31. ST said that at the time of Person A’s relationship with the Registrant, he was Person A’s Personal Adviser and in concert with a Social Worker, was supporting Person A until he attained the age of 18. ST further explained that as a Care Leaver, Person A would receive support from his Personal Adviser until he attained the age of 21, though this could continue until the Care Leaver was 25 years of age.
32. ST explained that a Care Leaver was a person who had been in foster care and as such was entitled to the support of a Personal Adviser until he attained 21 years and that entitlement could be extended to 25. SB also told the Panel that Person A satisfied the legal criteria of a “Care Leaver”.
33. ST also explained and the Panel accepted that at all material times he regarded Person A as a “vulnerable person”. He said that Person A was quite an impressionable young man and potentially was easily led. Person A found it difficult to budget and manage his finances. ST also said that Person A was very isolated, had fallen out with his brother and sister and had no consistent contact with his parents. The Panel also noted the evidence of ST that Person A was lonely, on medication, had overdosed and self-harmed. The Panel also noted that both Person A’s birth and foster sisters regarded Person A as being a vulnerable person. The Panel accepted that assessment.
34. The Panel considered that all the elements comprised in this particular had been proved.
Particular 2 – Found Proved
35. The Panel accepted that there was evidence that the Registrant had taken out a phone contract for Person A. The Panel has seen the minutes of the LADO Meeting conducted on 15 November 2017 which recorded the fact that Person A’s birth sister had informed both the Staffordshire Police and the Council that the Registrant had agreed to take out a phone contract for Person A, as Person A was not credit worthy. This allegation was corroborated by Person A’s foster sister during an interview conducted on 5 March 2018 of which the Panel has seen the notes. It was further corroborated by ST’s recollection of conversations that he had with Person A as regards the making of the phone contract and which the Panel accepts. Accordingly the Panel finds this particular proved.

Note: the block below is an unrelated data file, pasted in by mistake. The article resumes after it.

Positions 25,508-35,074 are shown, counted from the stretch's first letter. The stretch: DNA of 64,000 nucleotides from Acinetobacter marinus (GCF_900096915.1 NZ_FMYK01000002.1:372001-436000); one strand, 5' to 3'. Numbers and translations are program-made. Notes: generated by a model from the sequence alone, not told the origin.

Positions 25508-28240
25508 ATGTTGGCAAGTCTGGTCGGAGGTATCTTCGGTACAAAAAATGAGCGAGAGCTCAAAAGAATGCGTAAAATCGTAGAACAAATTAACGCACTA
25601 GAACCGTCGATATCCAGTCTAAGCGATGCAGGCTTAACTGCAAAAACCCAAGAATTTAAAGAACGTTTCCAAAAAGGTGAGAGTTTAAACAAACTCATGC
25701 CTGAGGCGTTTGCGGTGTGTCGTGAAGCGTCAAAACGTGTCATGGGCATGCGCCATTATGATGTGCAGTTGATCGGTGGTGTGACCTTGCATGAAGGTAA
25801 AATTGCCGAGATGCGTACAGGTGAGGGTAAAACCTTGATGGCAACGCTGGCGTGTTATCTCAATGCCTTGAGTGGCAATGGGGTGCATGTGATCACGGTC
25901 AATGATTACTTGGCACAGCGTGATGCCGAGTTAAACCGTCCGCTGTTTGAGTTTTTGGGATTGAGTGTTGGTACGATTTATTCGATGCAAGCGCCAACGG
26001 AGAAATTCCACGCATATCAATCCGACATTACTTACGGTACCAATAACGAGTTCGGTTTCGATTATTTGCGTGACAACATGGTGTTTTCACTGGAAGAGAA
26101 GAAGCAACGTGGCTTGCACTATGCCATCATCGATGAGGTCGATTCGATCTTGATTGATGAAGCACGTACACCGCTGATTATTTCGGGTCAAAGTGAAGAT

Particular 3 – Found Proved
36. The Panel has found this allegation proved. In coming to this conclusion the Panel noted the information contained in the minutes of the LADO meeting held on 15 November 2017. Those minutes, the accuracy of which the Panel accepts, state that the birth sister of Person A informed the Staffordshire Police of her concerns regarding the conduct of the Registrant. She provided the police with a screenshot of the contract which the Registrant wished Person A to sign and in particular, the three clauses which are set out in this particular. The three paragraphs of Particular 3 accurately reflect the evidence of the birth sister, as set out in the minutes. This evidence was supported by the oral and written evidence of ST as to what Person A told him regarding the contract which the Registrant had sought to persuade him to sign. Accordingly the Panel finds this particular proved in its entirety.
Particular 4 – Found Not Proved